European-style kickboxing

Originally, European style kickboxing was formed with Muay thai and Japanese kickboxing. The rules being enforced for European-style kickboxing are :
  • Time: 3 minutes × 5 rounds
  • Not allowed to attack with elbow
  • Allowed to attack with knee
  • Allowed to kick the lower half of the body except crotch
  • Allowed to do neck-wrestling but frequency is limited.
  • Headbutts and throws are not allowed

Tuesday, January 29, 2008

what is kickboxing?

Kickboxing refers to the sport of using martial-arts-style kicks and western-boxing-style punches to defeat an opponent in a similar way to that of standard boxing. Kickboxing is a standing sport and does not allow continuation of the fight once a combatant has reached the ground. All punches and kicks must land above the belt.

Kickboxing is often practised for general fitness, or as a full-contact sport. In the full-contact sport the male boxers are bare chested wearing kickboxing trousers and protective gear including: mouth-guard, hand-wraps, 10oz boxing gloves, groin-guard, shin-pads, kick-boots, and optional protective helmet (usually for those under 18.) The female boxers will wear a tank top in addition to the male clothing/protective gear.

Kickboxing is often confused with Muay Thai, also known as Thai Boxing. The two sports are similar, however, in Thai Boxing, kicks below the belt are allowed, as are strikes with knees and elbows. Also, Thai Boxing matches are fought with no shin guards (only leg wraps), unlike kickboxing, where leg protectors are used.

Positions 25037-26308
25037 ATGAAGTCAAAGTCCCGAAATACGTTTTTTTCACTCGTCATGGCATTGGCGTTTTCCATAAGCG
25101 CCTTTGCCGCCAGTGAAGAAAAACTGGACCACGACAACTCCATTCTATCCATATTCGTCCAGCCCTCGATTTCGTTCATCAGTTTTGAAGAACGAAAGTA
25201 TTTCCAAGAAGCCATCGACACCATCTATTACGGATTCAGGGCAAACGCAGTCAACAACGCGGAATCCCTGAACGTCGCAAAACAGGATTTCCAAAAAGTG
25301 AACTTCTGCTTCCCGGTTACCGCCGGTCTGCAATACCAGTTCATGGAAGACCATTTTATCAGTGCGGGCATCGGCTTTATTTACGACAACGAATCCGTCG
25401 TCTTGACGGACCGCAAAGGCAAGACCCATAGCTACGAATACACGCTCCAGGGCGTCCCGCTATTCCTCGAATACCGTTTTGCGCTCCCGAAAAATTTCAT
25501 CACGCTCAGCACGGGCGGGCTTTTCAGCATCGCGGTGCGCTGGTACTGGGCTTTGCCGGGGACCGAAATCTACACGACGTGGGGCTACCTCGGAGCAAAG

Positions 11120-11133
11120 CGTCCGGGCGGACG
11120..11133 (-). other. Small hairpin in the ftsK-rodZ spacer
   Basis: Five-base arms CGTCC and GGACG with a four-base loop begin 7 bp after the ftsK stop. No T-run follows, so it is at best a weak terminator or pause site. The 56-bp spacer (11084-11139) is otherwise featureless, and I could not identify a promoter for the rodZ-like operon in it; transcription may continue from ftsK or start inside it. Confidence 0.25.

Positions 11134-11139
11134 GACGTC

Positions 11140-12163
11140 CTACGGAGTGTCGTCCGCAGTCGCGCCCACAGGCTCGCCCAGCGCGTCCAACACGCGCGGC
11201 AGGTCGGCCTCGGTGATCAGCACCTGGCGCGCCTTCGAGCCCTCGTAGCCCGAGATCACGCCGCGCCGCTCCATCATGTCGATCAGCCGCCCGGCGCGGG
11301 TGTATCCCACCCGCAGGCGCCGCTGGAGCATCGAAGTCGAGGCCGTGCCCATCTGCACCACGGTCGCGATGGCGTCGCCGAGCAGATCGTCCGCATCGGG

Types of kickboxing :

  1. Adithada (Indian kickboxing) — A form of kickboxing that uses knee, elbow and forehead strikes
  2. Lethwei (Burmese kickboxing) — Traditional Burmese martial arts of which has now grown into a popular kickboxing event with strong emphasis on knee, elbow strikes and head butt. Any part of the body may be used to strike and be struck. It us also known as Bando kickboxing.
  3. Pradal Serey (Khmer kickboxing) — A possible predecessor of Muay Thai
  4. Muay Thai (Thai boxing) — Traditional Thai martial art of which has now grown into a popular kickboxing event with strong emphasis on knee and elbow strikes
  5. Japanese kickboxing — Similar to Muay Thai, but different point system is taken(e.g. K-1).
  6. American kickboxing — Similar to Japanese kickboxing and Full contact karate, but different point system is taken
  7. Full Contact Karate — Most of the time padding and in some cases body armor is used and is the applicable component of karate like many other styles which also include routines training.
  8. Savate (French kickboxing) — Allows the use of shoes
  9. Sanshou/Sanda (Chinese kickboxing) — The applicable component of wushu/kung fu of which Takedowns and throws are legal in competition as well as all other sorts of striking (use of arms and legs).
  10. Shoot boxing — A Japanese form of kickboxing which allows throwing and submission while standing similar to San Shou
  11. Yaw-Yan (Filipino kickboxing) — Sayaw ng Kamatayan (Dance of Death) is the proper name for Yaw-Yan, a Filipino martial art developed by Napoleon Fernandez. The art resembles Muay Thai in a sense, but differs in the hip torquing motion as well as downward-cutting of its kicks.

In MMU(Multimedia University), we practise Muay Thai (Thai boxing) — Traditional Thai martial art of which has now grown into a popular kickboxing event with strong emphasis on knee and elbow strikes.

Welcome to Kickboxing Division official website!